Lens formation requires a chronologically and spatially executed program of cell division and proliferation, as well as exit from the cell cycle and differentiation into lens fibers. These processes are controlled in most cell types by the timely degradation of cell cycle regulators by Ubiquitin Proteasome Pathways (UPPs). Aberrations, in these processes frequently result in microphthalmia or cataract. Yet there are few published papers that address either the lens cell cycle or its control by- UPPs. During the ongoing grant, we demonstrated that Ub and Ubc3 (a Ub ligase) are required for proliferation and differentiation. However, regulation of the cell cycle by-these moieties occurs at the G2/M transition and not, as predicted, at G1/S. We now seek to determine if the same controls are observed in vivo by directing expression of mutant Ub to the epithelial and differentiating lens cells in transgenic animals. Our recent data beget two new overall hypotheses: 1) proteolysis involving Ub and Ubc3 is required for proliferation, differentiation, and lens formation in vivo; 2) a UPP which involves an undescribed Ubc3-E3 interaction is involved in control of G2/M events in lens. These overall hypotheses are separated into 4 specific aims, to test the hypotheses that: an active UPP is required for proliferation, differentiation and lens formation in vivo; ubiquitination is required for the lens cell cycle, particularly in G2/M; lens Ubc3 cooperates with an E3, which we will identify, to control the G2/M transition; and control of the cell: cycle at G2/M requires ubiquitination of the APC regulators in a Ubc3-dependent process. These studies will address a major objective of the NEI lens and cataract program: to characterize controls of lens cell division and differentiation, and their roles in formation of secondary cataract. The long-term objective is to prolong function of 1) the natural lens by gaining a better understanding of processes involved in control of lens cell proliferation and differentiation, as well as in lens formation, and 2) implanted lenses by limiting secondary cataract due to overgrowth. Our recent papers show that these results will also lead to a better understanding of corneal wound healing and retina responses to stress. This information, and our novel """"""""reagents"""""""", will also find use in new ways to limit secondary cataract, prolong function of glaucoma medication, limit cancer and in fighting other proliferative maladies. We are joined in this effort by excellent collaborators, each of whom is a leader in his field. ? ? ?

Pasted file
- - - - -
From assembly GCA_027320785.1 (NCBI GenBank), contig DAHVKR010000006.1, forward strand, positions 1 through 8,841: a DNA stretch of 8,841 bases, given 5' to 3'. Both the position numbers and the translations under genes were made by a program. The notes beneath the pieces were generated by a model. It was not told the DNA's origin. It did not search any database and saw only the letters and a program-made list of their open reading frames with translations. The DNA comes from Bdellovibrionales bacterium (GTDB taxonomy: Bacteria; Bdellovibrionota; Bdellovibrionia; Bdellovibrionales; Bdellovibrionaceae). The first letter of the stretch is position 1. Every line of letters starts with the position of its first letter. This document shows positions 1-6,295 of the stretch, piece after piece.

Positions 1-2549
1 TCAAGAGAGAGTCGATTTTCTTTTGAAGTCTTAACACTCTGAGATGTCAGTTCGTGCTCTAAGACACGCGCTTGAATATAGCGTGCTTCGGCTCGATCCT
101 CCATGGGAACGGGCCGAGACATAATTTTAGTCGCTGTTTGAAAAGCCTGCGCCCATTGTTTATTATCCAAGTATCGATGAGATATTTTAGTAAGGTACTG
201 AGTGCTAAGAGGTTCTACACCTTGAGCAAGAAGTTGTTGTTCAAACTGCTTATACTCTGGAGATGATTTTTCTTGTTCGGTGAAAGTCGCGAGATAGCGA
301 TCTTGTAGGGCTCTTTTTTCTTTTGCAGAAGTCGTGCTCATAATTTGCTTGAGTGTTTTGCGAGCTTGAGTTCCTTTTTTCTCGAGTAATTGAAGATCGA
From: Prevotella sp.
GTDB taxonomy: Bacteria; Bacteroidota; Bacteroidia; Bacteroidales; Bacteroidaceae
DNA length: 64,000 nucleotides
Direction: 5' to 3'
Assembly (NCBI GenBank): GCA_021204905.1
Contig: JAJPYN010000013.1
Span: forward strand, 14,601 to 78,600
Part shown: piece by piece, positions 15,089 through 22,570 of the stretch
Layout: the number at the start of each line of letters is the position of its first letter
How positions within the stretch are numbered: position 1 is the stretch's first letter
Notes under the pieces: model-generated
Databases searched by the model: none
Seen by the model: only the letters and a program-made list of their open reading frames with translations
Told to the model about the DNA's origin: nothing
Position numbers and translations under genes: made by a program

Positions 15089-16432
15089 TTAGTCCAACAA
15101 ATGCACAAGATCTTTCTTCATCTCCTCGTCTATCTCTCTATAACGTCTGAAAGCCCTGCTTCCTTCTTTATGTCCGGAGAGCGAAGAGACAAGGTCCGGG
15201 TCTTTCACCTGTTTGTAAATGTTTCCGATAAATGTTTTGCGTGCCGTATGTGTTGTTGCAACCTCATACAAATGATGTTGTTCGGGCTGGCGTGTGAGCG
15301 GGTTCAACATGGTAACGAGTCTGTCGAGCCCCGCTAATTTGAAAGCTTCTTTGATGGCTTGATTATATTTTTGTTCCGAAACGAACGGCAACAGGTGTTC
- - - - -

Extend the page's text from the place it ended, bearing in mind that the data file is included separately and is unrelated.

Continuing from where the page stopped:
National Institute of Health (NIH)
National Eye Institute (NEI)
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Special Emphasis Panel (ZRG1-AED (01))
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Liberman, Ellen S
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Tufts University
Schools of Medicine
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Rowan, Sheldon; Jiang, Shuhong; Korem, Tal et al. (2017) Involvement of a gut-retina axis in protection against dietary glycemia-induced age-related macular degeneration. Proc Natl Acad Sci U S A 114:E4472-E4481
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